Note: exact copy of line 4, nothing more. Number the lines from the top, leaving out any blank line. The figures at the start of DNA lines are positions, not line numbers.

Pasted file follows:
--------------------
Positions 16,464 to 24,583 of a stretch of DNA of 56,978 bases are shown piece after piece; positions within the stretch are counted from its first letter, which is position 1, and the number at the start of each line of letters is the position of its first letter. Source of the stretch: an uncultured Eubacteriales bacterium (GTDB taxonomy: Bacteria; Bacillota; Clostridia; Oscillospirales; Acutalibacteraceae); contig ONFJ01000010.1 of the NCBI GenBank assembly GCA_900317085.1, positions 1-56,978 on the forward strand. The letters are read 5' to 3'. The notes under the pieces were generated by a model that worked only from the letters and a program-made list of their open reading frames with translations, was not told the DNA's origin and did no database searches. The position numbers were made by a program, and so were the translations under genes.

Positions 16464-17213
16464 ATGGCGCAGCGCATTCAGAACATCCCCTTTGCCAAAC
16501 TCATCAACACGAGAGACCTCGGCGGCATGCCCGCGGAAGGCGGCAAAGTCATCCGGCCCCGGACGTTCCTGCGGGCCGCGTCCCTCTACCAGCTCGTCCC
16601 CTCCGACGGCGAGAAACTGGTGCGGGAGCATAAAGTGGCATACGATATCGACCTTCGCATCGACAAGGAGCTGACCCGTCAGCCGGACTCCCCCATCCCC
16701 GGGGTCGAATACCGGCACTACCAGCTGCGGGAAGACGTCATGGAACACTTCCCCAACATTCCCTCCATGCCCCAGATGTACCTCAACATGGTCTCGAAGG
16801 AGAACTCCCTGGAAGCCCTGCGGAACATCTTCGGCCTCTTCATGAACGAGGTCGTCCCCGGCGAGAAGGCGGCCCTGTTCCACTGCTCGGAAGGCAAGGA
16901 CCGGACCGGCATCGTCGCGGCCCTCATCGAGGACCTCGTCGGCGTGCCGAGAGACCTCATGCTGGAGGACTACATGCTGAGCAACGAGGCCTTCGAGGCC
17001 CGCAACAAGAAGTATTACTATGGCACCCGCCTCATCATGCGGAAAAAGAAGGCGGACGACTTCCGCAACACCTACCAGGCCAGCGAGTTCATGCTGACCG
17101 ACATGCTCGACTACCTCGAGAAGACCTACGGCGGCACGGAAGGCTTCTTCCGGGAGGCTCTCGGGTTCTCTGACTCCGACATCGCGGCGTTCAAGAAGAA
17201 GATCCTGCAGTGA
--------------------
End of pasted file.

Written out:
16501 TCATCAACACGAGAGACCTCGGCGGCATGCCCGCGGAAGGCGGCAAAGTCATCCGGCCCCGGACGTTCCTGCGGGCCGCGTCCCTCTACCAGCTCGTCCC